illnesses in 1981. The turning point was when the Vatican published an article
in 1975 called ‘Declaration on Certain Questions Concerning Sexual Ethics’. It
said, For some individuals homosexuality is an innate instinct. This makes it
reasonable for us to conclude, that even the Church had now accepted, the fact
that for some people homosexuality is their natural preference and that is how
God has created them. Even though the Church still discourages such acts they
were forced to accept the existence of the same.
Further, homosexuality was decriminalized in
a select few countries and this triggered of a chain reaction where other states
started enacting policies in the nature of anti-discriminatory or equal
opportunity laws to safeguard the rights of homosexuals. The first country to
safeguard gay rights was South Africa in 1994. In 1996, the United States
Supreme Court observed that no law could be passed by any state, which would be
discriminatory towards gay people. Countries like Canada, France, Netherlands,
Spain, New Zealand and the Scandinavian countries followed the example of South
Africa and enacted similar laws.
Special mention has to be made of our former
colonial masters (Great Britain), who in 1967 had already passed the Sexual
Offences Act, which states that homosexual acts in private shall not be an
offence provided the parties consent thereto and have attained the age of 21
Despite all the conscious efforts worldwide
to protect alternate sexuality, India has neglected to address this issue and
others related issues. Therefore, homosexuals in our country continue to be
victimized by the State and the society.
Is Homosexuality a Crime?
Section 377 of the Indian Penal Code reads:
Of Unnatural Offences. Whoever
voluntarily has carnal intercourse against the order of nature with any man,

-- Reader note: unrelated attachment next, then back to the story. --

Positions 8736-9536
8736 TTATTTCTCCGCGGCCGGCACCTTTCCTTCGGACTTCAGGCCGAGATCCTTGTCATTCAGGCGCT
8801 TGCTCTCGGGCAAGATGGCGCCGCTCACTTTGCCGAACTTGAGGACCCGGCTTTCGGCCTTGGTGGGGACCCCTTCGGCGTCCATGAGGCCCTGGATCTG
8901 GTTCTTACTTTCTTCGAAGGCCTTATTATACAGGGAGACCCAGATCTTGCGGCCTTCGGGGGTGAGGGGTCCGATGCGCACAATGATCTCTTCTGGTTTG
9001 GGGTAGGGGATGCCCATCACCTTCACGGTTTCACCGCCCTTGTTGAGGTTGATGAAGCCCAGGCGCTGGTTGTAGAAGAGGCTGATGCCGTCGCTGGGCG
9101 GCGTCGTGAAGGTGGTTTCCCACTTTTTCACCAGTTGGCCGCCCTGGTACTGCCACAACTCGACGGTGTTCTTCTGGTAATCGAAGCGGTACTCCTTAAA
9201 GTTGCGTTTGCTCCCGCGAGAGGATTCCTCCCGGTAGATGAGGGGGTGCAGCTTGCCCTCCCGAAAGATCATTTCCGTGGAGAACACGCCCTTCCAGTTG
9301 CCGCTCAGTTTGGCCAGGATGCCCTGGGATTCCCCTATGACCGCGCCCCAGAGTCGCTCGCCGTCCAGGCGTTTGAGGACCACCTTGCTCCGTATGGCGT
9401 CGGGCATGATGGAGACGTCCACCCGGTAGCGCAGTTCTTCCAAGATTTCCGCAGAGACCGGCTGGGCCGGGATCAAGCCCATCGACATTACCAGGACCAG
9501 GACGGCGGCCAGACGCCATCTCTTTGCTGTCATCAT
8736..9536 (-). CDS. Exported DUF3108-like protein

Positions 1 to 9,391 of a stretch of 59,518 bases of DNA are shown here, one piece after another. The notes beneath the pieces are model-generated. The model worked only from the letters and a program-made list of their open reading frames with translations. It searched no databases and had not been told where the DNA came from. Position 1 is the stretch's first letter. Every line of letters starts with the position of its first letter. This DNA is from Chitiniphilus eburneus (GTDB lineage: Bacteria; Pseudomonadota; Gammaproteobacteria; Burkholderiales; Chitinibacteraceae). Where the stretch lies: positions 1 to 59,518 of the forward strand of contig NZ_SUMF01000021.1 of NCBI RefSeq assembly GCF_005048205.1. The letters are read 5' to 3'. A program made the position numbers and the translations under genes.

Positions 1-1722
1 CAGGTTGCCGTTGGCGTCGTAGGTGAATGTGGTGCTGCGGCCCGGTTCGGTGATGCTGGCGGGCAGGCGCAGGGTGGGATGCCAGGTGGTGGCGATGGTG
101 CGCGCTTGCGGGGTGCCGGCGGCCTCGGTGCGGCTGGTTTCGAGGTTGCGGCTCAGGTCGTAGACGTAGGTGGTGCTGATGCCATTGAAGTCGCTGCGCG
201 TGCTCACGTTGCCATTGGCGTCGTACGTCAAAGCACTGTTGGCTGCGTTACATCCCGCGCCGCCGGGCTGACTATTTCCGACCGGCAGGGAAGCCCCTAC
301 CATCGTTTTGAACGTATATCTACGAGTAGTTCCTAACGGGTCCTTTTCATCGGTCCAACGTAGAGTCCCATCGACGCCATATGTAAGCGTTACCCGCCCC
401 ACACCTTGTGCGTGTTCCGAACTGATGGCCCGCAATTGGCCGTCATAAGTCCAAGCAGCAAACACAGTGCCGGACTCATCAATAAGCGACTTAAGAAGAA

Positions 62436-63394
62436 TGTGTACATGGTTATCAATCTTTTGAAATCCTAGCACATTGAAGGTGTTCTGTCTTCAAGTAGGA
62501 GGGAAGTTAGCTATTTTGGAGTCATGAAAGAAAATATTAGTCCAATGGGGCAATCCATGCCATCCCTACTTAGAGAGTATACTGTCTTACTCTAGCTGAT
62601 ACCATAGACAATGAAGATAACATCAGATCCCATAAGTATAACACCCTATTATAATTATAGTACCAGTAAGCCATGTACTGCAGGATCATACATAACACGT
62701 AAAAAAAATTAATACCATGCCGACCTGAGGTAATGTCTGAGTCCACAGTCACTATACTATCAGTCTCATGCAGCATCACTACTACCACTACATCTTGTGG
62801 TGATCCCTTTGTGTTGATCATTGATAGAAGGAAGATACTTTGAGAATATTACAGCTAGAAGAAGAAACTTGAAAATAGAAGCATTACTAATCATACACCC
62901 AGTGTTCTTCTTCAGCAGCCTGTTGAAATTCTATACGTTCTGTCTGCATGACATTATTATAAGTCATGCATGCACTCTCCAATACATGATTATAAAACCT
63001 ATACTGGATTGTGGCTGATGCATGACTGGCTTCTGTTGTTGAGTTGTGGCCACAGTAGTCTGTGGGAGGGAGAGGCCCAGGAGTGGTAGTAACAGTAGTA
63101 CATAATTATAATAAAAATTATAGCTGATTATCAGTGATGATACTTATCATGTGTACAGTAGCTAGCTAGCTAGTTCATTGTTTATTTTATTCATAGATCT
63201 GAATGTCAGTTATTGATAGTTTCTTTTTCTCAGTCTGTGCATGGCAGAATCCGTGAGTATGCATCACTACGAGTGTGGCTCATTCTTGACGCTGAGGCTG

woman or animal shall be punished with imprisonment for life or imprisonment of
either description for a term which may extend to ten years and shall also be
liable to fine.
Explanation: penetration is sufficient to
constitute carnal intercourse necessary of the offence prescribed in the
The British left us redundant and ridiculous
piece of legislation 145 years ago. Then it was perceived that a homosexual
person had only ‘anal’ intercourse and this propagated the narrow-minded view
that sodomy and homosexuality was one and the same. In recent times however,
Britain has done away with this legislation, though we in our Country continue
to hold fast onto such obsolete and dangerous perceptions. The consequence being
that homosexuality is criminalized solely due to the manner of the intercourse.
This indicates that no thought has been given to the emotional attachment,
affection and bond between two people though they might be of the same sex.
The Section poses before us certain
interesting questions like what is ‘natural’ and what the ‘order of nature’ is
all about? Section 377 does not define either of the above terms and has left it
to the discretion of the courts, leading to a lot of controversy. Further, this